Dr. Joseph Wiesel, who teaches at NYU School of Medicine, filed a suit Friday against the tech giant, in federal court in Brooklyn. Wiesel claims the Apple Watch infringes his patent for a method to detect an irregular heartbeat.

[…]

Wiesel said his invention covered “pioneering steps” in atrial fibrillation detection by monitoring “irregular pulse rhythms from a succession of time intervals.” He said he first contacted Apple in September 2017, giving the Cupertino, California-based company detailed information about the patent.

[…]

He wants the court to order Apple to pay him royalties and, barring that, to block the company from using his invention without permission.

More » Engadget, SlashGear

ToTok is a United Arab Emirates (UAE) spy tool [Updated]

If you have messaging app ToTok on your smartphone, you will probably want to delete it. It is actually a repressive government’s spying tool.

Apple and Google have removed the app from their app stores.

Mark Mazzetti, Nicole Perlroth, and Ronen Bergman, writing in the NY Times (paywall) »

But the service, ToTok, is actually a spying tool, according to American officials familiar with a classified intelligence assessment and a New York Times investigation into the app and its developers. It is used by the government of the United Arab Emirates to try to track every conversation, movement, relationship, appointment, sound and image of those who install it on their phones.

ToTok, introduced only months ago, was downloaded millions of times from the Apple and Google app stores by users throughout the Middle East, Europe, Asia, Africa and North America. While the majority of its users are in the Emirates, ToTok surged to become one of the most downloaded social apps in the United States last week, according to app rankings and App Annie, a research firm.

More » Associated Press, Security Boulevard, The Mac Observer, The Register, Wired

There are similar concerns with other apps »

» U.S. Navy bans TikTok from government-issued mobile devices – Reuters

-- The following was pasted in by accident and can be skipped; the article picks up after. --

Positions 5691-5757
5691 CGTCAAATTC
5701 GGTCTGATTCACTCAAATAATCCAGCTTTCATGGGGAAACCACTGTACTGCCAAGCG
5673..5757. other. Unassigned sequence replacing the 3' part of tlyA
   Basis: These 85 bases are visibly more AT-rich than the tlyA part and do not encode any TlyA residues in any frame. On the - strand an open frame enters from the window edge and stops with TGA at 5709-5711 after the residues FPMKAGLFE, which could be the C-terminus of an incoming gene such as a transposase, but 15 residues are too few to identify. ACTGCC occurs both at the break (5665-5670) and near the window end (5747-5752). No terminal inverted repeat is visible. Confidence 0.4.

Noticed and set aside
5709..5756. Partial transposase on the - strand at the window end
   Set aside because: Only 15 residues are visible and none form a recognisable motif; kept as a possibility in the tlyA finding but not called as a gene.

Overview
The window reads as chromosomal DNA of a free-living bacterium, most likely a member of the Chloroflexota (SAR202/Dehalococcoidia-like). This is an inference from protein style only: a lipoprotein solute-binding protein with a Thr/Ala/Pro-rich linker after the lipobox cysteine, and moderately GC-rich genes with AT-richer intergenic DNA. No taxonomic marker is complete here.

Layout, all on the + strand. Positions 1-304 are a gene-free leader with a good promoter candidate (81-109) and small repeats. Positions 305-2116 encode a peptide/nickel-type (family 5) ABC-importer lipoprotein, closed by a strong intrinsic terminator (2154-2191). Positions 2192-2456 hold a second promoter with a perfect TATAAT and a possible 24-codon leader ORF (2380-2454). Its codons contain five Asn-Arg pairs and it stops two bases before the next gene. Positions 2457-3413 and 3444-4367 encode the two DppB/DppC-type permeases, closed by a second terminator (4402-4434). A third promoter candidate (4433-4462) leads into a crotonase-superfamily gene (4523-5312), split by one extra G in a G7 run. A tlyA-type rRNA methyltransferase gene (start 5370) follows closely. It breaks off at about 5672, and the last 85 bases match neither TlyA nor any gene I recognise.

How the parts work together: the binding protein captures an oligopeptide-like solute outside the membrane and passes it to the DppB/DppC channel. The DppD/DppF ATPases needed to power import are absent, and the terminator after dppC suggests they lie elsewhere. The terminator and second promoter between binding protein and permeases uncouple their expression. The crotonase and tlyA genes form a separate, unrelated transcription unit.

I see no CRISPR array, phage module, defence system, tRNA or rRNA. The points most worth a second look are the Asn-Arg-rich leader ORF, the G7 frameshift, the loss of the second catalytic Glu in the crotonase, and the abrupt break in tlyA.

Updated Saturday December 28

» Not surprisingly, UAE denies developing the app as spy tool – SecurityWeek

iPhone XR remains the best-selling smartphone of 2019 worldwide

Not Apple’s latest flagship, the iPhone 11.

According to Counterpoint Research, Apple’s iPhone XR was again the best-selling smartphone in the third quarter of 2019. Last year’s model, the iPhone XR has been the best-selling model every quarter so far this year.

The research also found that the iPhone 11 only took 5th spot in its own launch quarter.

Where Canada is concerned, could price be the bigger decider? iPhone 8 starts at C$600. iPhone XR starts at C$800. iPhone 11 starts at C$980.

Ben Lovejoy, 9to5Mac »

The company said that the iPhone 11 managed fifth place in its own launch quarter.

According to Counterpoint Research’s Market Pulse, the iPhone XR was the top-selling model globally in Q3 2019, capturing 3% market share. In fact, except for the launch quarter in September 2018, iPhone XR has been the top-selling model globally in every quarter since Q4 2018. The XR alone contributed to over one-quarter of the total Apple sales during the quarter, making it the best-selling model for Apple across all regions. Apple also adjusted the price of the iPhone XR in China and several other markets, which helped keep demand strong during the quarter. The iPhone 11 also made its debut in the top 10 within the launch quarter.

The top 10 best-selling smartphones in Q3 comprised two iPhones, three low-end Samsung models, and a mix of Chinese brands:

  • iPhone XR
  • Samsung Galaxy A10
  • Samsung Galaxy A50